- Lenoir County Public Schools
Graduates urged to use strengths forged in adversity
High school seniors who battled through the disruptions caused by two flood-inducing hurricanes and a global pandemic to earn their diplomas got a welcomed dose of encouragement from speakers at five Lenoir County Public Schools commencement exercises last week.
Together, 567 seniors were awarded diplomas by Kinston, North Lenoir and South Lenoir high schools, Lenoir County Early College High School and Lenoir County Learning Academy in ceremonies arrayed over four days and ending Thursday.
Restrictions on crowd size and social distancing recommendations required four of the schools – all but the Learning Academy – to stage a series of mini-graduation exercises, segmenting their Class of 2020 into small groups, limiting the size of the audience and blending live presentations with pre-recorded video.
Still, seniors heard their names called, walked across the stage on their school’s campus to receive their diplomas as proud family members watched, turned their tassels and heard their class recognized as graduates.
And true to tradition, they heard commencement addresses that mixed nostalgia, advice and a call to action for the future. Here are some excerpts by school:
Lenoir County Learning Academy – “This class has overcome so many obstacles,” Principal Stephanie Smith told her graduates. “Some of you entered the world during 9/11 and are here graduating in the midst of a pandemic. You have endured so much. But you are resilient. You are strong. Both are great recipes for success. … You are ready to go out into the world and face what life has to offer.”
Lenoir County Early College High School – “Wherever you go, embrace the situation – obstacles and all. We are young and we have time. Trust yourself and be your motivation,” top senior Aline Napomuceno-Soriano advised her classmates. Aline and Casey Powell, both summa cum laude graduates, were keynote commencement speakers.
“Although the times we’ve had here together have been great and we have memories to last a lifetime,” Casey told her classmates, “I hope that great things continue to happen to you during your time here on Earth. Although life has many valleys, make sure you have just as many peaks.”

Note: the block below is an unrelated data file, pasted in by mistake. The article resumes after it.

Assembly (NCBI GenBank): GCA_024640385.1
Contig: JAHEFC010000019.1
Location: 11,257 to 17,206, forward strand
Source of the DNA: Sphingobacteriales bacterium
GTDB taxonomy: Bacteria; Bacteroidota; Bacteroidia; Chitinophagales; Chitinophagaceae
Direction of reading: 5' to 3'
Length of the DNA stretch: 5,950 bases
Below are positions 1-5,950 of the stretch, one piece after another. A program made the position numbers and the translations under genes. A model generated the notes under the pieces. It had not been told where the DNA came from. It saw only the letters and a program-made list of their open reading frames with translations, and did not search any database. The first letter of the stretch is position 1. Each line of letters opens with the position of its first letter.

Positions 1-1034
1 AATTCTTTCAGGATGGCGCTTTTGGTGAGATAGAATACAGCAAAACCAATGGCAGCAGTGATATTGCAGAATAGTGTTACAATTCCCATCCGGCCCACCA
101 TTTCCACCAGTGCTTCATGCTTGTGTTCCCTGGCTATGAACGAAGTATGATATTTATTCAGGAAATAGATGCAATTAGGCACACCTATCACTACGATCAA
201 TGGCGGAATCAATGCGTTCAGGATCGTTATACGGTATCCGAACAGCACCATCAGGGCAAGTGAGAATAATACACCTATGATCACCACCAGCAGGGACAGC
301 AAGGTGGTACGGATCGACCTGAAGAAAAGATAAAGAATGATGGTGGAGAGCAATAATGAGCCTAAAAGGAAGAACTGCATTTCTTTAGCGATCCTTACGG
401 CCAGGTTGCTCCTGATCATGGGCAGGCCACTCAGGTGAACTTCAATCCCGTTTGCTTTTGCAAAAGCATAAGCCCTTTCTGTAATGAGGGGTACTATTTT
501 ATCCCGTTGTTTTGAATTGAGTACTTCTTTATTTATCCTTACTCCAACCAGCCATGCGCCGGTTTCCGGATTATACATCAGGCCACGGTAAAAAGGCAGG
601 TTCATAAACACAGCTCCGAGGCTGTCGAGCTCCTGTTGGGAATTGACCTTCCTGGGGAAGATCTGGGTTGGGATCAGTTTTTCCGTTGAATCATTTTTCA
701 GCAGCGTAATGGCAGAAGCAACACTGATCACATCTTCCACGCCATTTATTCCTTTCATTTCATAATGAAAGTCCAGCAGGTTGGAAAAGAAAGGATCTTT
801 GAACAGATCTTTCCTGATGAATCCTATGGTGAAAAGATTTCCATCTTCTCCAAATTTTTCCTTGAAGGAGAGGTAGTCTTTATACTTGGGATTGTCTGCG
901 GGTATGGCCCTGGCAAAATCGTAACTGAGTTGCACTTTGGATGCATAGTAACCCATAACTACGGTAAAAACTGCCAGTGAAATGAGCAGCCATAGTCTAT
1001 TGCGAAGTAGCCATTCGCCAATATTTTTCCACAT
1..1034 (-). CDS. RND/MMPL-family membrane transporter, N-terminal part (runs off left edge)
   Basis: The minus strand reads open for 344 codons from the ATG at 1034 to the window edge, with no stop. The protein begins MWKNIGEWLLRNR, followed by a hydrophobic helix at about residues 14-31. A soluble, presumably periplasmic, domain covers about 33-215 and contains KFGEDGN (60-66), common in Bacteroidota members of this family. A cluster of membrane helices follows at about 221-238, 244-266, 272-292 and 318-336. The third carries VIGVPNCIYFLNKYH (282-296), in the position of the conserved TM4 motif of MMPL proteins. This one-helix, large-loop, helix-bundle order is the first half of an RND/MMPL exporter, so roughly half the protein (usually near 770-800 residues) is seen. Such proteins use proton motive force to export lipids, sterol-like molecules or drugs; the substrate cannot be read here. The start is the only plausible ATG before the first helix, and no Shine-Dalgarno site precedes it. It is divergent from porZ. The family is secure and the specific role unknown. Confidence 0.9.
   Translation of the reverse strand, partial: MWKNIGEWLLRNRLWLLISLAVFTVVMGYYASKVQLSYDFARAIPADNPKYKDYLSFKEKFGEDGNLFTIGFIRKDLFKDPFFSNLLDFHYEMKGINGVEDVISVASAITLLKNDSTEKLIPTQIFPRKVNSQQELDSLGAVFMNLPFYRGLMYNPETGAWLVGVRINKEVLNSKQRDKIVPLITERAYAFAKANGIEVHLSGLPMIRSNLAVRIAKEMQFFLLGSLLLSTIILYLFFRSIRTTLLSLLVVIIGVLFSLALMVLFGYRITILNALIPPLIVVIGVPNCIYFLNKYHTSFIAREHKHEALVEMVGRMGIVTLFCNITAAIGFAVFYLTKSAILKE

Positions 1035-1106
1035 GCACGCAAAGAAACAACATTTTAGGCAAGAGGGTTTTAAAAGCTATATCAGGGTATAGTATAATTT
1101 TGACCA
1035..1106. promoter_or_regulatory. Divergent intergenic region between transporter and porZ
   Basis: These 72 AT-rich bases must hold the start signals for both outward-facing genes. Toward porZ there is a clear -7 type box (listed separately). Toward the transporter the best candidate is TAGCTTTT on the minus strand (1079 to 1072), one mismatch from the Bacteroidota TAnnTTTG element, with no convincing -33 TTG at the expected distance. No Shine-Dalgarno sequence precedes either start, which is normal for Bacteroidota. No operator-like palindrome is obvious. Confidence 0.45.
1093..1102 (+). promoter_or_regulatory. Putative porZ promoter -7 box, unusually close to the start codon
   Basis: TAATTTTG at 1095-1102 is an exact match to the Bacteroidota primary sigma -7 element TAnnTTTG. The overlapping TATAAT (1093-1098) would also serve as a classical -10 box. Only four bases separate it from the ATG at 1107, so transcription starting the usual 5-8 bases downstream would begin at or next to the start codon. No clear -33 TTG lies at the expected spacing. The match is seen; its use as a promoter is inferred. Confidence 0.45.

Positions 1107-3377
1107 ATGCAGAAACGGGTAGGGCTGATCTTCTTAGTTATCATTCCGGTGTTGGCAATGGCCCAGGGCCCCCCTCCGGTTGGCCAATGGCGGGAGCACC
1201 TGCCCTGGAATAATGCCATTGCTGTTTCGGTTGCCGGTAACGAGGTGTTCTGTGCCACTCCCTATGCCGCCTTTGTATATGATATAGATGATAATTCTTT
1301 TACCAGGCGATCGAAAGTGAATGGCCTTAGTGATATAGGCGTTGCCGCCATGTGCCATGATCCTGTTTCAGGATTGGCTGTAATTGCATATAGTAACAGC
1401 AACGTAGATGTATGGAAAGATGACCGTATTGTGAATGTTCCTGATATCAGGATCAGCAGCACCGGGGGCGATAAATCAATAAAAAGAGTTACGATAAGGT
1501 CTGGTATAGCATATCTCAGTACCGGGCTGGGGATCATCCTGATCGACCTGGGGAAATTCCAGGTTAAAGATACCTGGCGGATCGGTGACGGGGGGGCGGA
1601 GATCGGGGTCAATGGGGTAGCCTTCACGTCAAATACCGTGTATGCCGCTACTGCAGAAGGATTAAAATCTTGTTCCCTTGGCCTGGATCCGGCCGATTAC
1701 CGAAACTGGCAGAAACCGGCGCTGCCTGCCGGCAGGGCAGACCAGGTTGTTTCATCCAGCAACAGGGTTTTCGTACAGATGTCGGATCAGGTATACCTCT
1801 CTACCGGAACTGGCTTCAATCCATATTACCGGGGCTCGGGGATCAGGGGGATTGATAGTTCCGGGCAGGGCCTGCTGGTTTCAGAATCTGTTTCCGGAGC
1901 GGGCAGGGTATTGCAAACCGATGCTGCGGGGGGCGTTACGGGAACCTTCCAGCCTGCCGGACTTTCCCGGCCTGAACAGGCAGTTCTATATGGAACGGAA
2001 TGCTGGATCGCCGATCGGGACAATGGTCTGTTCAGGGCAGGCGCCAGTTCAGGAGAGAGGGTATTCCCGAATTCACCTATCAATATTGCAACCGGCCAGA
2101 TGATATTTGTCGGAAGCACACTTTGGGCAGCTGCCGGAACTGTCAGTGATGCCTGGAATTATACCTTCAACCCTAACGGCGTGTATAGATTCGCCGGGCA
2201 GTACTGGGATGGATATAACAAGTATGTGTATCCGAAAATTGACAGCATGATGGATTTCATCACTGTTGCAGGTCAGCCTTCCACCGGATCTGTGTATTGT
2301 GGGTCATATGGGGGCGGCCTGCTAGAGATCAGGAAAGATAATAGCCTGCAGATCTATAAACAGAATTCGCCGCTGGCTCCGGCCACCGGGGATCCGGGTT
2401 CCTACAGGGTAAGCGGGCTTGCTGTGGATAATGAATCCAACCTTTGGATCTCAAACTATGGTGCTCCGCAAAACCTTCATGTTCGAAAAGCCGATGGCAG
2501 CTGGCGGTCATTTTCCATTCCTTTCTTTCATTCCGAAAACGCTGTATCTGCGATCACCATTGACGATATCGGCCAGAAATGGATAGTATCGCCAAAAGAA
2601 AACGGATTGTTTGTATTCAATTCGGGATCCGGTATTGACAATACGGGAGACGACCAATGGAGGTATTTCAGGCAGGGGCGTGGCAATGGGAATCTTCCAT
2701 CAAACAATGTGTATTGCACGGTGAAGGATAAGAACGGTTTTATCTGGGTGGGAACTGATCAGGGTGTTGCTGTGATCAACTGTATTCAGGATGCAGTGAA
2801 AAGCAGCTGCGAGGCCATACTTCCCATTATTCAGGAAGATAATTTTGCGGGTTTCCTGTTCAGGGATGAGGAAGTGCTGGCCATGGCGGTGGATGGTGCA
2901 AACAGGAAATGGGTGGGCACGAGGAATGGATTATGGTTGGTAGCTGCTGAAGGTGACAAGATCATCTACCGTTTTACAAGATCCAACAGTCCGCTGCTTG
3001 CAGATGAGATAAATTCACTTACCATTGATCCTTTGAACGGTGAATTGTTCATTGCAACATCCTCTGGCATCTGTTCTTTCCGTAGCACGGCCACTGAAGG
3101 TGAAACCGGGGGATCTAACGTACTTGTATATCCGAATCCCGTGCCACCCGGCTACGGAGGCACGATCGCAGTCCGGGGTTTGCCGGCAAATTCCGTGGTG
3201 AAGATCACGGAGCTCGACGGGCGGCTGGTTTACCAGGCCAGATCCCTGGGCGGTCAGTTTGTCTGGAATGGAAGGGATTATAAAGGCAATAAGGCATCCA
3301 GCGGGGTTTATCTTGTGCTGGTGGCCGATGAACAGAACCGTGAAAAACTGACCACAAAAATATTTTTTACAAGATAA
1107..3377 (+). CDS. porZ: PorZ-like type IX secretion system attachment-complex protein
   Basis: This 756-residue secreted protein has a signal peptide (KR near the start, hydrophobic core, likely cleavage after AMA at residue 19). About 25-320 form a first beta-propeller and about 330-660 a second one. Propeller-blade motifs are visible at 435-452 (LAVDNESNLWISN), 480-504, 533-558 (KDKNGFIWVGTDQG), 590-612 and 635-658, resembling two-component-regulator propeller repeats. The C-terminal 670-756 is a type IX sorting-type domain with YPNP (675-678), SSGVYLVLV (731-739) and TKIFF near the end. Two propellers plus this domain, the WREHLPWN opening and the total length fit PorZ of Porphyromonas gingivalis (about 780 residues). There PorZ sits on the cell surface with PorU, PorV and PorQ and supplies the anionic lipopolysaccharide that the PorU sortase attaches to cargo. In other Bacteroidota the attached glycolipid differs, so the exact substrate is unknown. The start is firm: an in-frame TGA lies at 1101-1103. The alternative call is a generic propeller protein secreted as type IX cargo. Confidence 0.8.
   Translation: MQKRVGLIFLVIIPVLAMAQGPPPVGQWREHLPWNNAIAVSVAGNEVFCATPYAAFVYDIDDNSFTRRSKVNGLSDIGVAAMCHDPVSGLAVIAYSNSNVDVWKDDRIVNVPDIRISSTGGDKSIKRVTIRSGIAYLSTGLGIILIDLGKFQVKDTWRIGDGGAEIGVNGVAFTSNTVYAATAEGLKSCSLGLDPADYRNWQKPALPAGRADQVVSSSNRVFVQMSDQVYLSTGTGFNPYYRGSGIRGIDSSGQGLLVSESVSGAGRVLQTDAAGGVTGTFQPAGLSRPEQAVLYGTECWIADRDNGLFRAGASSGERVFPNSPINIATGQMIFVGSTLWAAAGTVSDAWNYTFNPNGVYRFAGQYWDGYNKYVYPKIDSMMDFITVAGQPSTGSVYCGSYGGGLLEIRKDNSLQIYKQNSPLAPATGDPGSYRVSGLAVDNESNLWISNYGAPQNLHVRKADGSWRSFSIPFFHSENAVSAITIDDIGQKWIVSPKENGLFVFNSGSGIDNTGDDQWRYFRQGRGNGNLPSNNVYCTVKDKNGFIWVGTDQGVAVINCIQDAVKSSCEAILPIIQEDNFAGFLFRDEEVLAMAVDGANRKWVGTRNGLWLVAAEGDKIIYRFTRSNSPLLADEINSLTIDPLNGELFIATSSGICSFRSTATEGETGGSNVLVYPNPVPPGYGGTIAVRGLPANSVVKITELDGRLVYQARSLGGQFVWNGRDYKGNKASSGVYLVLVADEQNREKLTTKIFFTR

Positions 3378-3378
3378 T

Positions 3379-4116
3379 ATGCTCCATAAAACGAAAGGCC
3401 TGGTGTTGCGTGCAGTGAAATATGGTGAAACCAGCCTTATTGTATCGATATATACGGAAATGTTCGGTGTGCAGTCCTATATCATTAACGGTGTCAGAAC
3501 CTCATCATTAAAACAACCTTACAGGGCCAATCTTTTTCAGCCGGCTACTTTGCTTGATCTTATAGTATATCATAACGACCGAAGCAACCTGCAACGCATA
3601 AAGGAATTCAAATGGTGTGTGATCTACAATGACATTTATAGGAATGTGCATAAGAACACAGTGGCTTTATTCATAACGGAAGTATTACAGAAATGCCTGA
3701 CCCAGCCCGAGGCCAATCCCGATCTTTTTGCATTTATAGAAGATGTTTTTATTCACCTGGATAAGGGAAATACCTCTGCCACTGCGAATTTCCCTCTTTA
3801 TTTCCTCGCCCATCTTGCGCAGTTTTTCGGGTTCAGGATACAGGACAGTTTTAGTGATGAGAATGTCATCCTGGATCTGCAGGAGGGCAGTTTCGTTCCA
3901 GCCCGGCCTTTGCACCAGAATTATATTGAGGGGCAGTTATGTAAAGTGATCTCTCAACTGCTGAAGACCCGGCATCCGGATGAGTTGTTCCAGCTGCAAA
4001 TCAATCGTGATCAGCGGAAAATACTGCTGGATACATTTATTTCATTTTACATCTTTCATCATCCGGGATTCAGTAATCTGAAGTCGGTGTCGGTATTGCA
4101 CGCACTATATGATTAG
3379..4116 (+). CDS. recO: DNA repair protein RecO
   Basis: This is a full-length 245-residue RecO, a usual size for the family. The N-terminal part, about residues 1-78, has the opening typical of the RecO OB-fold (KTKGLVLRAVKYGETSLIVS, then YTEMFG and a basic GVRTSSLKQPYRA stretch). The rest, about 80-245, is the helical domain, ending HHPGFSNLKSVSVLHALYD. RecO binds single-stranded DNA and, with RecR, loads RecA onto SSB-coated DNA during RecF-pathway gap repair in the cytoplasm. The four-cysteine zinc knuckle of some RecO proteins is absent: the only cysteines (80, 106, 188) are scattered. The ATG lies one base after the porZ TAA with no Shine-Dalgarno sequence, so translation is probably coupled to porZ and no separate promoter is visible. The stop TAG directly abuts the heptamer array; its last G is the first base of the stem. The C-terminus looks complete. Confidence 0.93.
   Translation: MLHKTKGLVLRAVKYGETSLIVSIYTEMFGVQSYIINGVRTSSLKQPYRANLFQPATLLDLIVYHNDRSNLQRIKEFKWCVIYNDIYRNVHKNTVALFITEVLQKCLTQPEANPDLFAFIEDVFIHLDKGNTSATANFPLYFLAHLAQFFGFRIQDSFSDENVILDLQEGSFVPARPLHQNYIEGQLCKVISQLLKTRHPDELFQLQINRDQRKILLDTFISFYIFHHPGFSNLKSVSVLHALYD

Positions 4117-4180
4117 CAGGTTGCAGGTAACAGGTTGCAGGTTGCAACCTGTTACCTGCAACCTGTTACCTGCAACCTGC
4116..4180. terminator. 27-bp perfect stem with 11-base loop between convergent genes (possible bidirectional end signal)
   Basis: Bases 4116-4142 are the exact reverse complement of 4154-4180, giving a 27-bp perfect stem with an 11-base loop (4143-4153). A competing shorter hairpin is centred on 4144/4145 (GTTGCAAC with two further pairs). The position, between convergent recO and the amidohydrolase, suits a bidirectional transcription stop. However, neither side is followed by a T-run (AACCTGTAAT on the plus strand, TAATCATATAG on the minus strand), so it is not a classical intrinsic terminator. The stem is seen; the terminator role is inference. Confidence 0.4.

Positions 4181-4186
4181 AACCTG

Kinston High School – “In life, disappointments are inevitable. And that is okay,” senior Alena Rivers, honored as the school’s Viking Scholar, said during one of two commencement addresses offered by students. “As we take the next steps in our lives, whether it’s entering the workforce or joining the military or going to college, it’s important for us to know that difficulties life will throw at us are not what we should be worried about, but rather how we handle and respond to them.”
Classmate Lesley Sutton, honored as the Kinston High School Academic Scholar, also brought a message for graduates. “Throughout the last four years we have learned to embrace the opportunities that come with life and how to understand ourselves,” she said. “High school has taught us the importance of setting a goal and not stopping until you achieve it, the importance of being able to adapt to uncomfortable situations and the importance of never giving up on your dreams.”
North Lenoir High School – Lee Kornegay, a 1983 graduate of North Lenoir High School and a North Lenoir Athletic Hall of Fame member who currently works in Raleigh as a real estate broker, delivered the commencement address. “Keep your head up,” he told graduates. “You may not realize it now, but going through this adversity will certainly prepare you for any adversities you face in life as you move forward. … Take some time to think about how you want to contribute to the world, think about the causes you want to support, think about the things you enjoy, things you are good out, think about the things you’re interested in, think about the things you care about, think about the things you’re passionate about. All of these things will help you determine your purpose and will help you determine what you’d like to be involved in.”
South Lenoir High School – Top seniors Aden Rouse and Michaela Elmore, selected by a faculty committee, delivered commencement addresses. “So many memories were supposed to be made this year – our senior prom, Awards Day, the Baccalaureate and Senior Breakfast, all of which were taken from us by the recent pandemic,” Aden said. “Please remember, this does not diminish the memories we have made thus far.”
“It is now time to venture out and make our mark on the real world, a world we’ve been preparing to meet for the past 12 years,” Michaela said to fellow graduates. “Some advice I wish to give you: Always stand up for yourself and the things you believe in. Never let others define you and your ability to succeed in all you do. Make mistakes and learn from your mistakes. Never accept failure because your ability to overcome defeat is what propels our society forward. Strive to be a better person tomorrow than you are today. Take chances and be fearless in doing so.”
Grace Mae Benson allows herself a small celebration after accepting her diploma during the commencement exercise at Lenoir County Early College High School on Monday.